John of Worcester has much more to say about Sweyn, none of which is favourable. I'll return to his version of events in a future blog entry.

To close, here's an image culled from the internet: it shows the Balsham village sign, which commemorates the English hero of 1010 on his way towards the stairs in the church tower. I'd be interested to know how long it has been there; it's quite rare as a piece of public artwork that depicts a moment from the Sweyn years.

Sunday, 13 January 2013

Sweyn Forkbeard comes to York Minster

I will at this point declare an interest: as Head of Interpretation at York Archaeological Trust, the company that operates the JORVIK Viking Centre in York, it is part of my job to promote learning about and interest in our Viking heritage. I also have prior warning of a number of Sweyn-based initiatives in the pipeline for 2013. The JORVIK Viking Festival, an annual fixture in York's festival calendar for almost 30 years, incorporates a loose narrative thread that links its constituent events, and in 2013 the circumstances of Sweyn's accession to the throne will form the basis of the Festival story. The Heimkoma event in York Minster on Wednesday 20th February promises to be an especially glittering moment for Sweyn; also of interest is the presence of a Danish tourism development agency, Visit Denmark, with a prominent spot on Parliament Street for some storytelling on a 'King Forkbeard' theme. The listings all appear in the full Festival programme, currently available via the JORVIK website. I will post images and report on event format and content in due course.

Monday, 7 January 2013

Sweyn Forkbeard: a short account of his life

I produced the following as a very short account of Sweyn's life, career and reputation. It contains the details on which most of the historical sources agree. I have omitted much that I intend to revisit and explore in future blog entries, but I hope this account will serve as an introduction to Sweyn's story for Viking enthusiasts and non-specialists alike. It will also provide me with a range of jumping-off points (via several significant historical events and named personalities) in my own search for Sweyn.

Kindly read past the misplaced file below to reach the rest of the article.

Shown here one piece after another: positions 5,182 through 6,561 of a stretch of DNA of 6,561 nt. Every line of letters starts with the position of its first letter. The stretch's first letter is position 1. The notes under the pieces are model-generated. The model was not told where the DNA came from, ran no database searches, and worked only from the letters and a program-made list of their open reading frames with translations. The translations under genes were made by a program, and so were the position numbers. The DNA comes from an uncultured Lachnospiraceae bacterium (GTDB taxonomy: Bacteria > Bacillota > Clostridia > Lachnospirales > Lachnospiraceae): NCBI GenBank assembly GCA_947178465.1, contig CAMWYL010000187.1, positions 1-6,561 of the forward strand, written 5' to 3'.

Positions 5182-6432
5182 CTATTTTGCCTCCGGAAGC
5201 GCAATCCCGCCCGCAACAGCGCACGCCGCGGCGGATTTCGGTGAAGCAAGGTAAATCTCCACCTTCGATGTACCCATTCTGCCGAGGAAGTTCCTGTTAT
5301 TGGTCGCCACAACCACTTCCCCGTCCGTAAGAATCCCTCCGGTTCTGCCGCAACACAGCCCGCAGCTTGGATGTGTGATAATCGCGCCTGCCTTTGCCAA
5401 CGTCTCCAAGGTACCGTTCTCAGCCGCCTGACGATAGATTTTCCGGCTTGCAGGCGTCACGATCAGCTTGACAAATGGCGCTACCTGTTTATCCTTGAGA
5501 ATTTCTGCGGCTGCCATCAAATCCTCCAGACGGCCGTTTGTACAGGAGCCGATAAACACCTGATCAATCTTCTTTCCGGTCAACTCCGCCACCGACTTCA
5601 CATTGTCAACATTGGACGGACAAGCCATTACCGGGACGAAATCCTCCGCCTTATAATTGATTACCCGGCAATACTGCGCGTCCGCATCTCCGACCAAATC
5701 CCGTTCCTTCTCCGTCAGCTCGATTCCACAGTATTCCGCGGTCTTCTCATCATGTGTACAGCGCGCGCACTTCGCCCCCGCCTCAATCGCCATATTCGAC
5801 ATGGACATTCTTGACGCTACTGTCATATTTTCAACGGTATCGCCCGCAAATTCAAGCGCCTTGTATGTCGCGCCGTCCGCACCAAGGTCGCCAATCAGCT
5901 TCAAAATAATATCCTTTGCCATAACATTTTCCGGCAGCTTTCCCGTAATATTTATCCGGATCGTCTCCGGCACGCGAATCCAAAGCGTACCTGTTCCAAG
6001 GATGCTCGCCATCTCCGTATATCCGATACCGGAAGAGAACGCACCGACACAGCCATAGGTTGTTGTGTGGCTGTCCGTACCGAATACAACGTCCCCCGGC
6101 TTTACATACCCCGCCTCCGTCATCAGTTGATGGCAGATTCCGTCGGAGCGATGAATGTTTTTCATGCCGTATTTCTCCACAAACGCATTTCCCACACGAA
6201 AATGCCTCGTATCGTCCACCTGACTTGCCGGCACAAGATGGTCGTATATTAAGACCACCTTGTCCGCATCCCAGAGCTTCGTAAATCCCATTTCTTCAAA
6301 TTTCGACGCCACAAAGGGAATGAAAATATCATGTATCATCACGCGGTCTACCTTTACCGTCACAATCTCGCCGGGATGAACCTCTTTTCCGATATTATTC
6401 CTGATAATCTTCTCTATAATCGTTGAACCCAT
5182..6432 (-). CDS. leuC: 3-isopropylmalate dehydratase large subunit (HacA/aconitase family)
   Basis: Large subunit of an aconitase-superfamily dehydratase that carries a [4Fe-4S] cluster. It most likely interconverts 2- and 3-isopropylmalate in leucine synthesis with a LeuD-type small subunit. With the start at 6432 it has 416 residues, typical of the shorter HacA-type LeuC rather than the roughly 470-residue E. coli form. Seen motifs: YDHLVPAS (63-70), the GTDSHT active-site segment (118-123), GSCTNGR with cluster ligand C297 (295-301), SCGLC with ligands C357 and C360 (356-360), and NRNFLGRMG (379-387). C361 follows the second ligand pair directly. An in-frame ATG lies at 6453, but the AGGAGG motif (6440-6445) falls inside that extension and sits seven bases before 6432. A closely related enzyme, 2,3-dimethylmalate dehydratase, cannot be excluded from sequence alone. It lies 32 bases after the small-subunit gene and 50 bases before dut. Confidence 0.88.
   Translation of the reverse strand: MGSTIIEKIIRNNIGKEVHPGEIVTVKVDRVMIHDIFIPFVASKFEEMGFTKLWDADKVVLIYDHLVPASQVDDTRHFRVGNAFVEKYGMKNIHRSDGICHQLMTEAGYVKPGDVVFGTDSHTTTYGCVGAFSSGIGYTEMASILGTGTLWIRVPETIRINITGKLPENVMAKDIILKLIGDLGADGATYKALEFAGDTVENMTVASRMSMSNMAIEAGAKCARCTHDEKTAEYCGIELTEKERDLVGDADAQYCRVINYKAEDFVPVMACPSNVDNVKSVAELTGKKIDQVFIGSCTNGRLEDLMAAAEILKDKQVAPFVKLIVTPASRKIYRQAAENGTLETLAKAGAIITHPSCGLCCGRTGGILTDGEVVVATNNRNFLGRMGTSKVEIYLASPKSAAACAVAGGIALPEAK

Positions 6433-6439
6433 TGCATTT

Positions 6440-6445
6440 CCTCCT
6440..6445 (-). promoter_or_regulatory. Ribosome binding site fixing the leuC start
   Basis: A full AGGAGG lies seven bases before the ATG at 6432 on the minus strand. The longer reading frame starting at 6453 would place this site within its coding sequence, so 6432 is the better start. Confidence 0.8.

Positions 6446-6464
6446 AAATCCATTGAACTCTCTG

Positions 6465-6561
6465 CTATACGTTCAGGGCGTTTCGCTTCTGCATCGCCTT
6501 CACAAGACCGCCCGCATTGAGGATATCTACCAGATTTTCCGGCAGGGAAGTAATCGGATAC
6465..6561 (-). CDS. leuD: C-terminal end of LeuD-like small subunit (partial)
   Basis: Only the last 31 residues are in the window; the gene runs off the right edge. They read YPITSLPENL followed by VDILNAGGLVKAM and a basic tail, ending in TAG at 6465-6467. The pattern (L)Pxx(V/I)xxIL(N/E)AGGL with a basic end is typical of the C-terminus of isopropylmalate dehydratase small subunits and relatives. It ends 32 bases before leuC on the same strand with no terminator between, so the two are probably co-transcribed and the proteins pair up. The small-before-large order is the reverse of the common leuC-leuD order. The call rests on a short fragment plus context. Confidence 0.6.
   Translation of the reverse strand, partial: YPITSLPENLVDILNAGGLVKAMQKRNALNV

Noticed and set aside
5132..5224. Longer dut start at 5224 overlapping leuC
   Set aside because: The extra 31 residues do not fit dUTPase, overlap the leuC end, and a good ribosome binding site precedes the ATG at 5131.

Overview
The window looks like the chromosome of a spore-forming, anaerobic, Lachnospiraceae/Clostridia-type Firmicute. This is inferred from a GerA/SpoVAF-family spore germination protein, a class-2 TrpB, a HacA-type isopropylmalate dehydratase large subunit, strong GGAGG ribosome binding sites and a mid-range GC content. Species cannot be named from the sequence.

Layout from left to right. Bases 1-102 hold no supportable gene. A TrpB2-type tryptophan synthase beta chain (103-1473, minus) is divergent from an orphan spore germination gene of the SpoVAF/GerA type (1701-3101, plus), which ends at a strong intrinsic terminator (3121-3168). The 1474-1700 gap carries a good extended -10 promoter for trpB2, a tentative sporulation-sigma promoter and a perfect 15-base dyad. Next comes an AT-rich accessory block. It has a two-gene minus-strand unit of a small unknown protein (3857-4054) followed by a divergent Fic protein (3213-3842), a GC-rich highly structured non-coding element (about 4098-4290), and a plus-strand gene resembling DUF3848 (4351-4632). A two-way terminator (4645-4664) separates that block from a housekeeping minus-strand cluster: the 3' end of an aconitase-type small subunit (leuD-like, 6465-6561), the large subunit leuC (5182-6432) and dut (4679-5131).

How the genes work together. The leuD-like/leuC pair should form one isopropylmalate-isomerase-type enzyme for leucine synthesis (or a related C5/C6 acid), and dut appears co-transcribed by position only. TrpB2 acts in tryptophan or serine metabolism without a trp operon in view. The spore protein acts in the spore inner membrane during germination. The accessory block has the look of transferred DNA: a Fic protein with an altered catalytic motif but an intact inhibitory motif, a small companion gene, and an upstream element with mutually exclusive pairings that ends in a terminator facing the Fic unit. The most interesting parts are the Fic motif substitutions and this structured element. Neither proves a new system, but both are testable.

King Sweyn I of Denmark, often remembered by his nickname 'Forkbeard', was the first Dane to rule the kingdom of England. His reign was very short, and his most significant role in the history of England is that of a raider and warlord who conducted terrible Viking raids, extracting huge payments from King Ethelred the Unready in exchange for temporary truces.

The son of Harald Bluetooth, King of Denmark, Sweyn began his reign after leading a rebellion against his father, during which the old king perished. Historic sources disagree as to the details of his life during the next few years, but he may have been driven out of Denmark and into exile in Britain. His first recorded expedition in England was in 993, when he and the Norwegian Olaf Tryggvason besieged London with a fleet of 94 warships. The siege was unsuccessful, but the Vikings plundered the surrounding countryside and coastal areas so extensively that King Ethelred was forced to come to terms with them, eventually paying them off with £16000. Whereas Olaf accepted Christianity and promised never to attack England again, Sweyn returned to Scandinavia without making any such promise, and instead turned against his old ally, eventually defeating Olaf and adding Norway to his territories around the turn of the millennium. Danish raids in England continued with little respite throughout the 990s. 

There were violent reprisals in 1002, when the so-called St Brice's Day massacre of Danes who had settled in England took place on the orders of King Ethelred, who feared assassination at their hands. According to some accounts, Sweyn's own sister died in the massacre, and Sweyn thereafter pursued a vendetta against Ethelred, with devastating raids in the southern half of England that worsened as disillusioned Anglo-Saxon noblemen began to collude with the Danes. Finally, in 1013, Sweyn (accompanied by his son Cnut) began to receive the submission of English earls, and Ethelred fled into exile in Normandy. Sweyn was acclaimed king by an exhausted and terrorised populace, but his reign lasted for a matter of weeks; he died suddenly at Gainsborough in 1014. One account describes him falling from his horse, but a later legend has him slain in his sleep by the English St Edmund, who had himself been martyred by Vikings in the ninth century. The ousted King Ethelred returned to the throne until his death in 1016.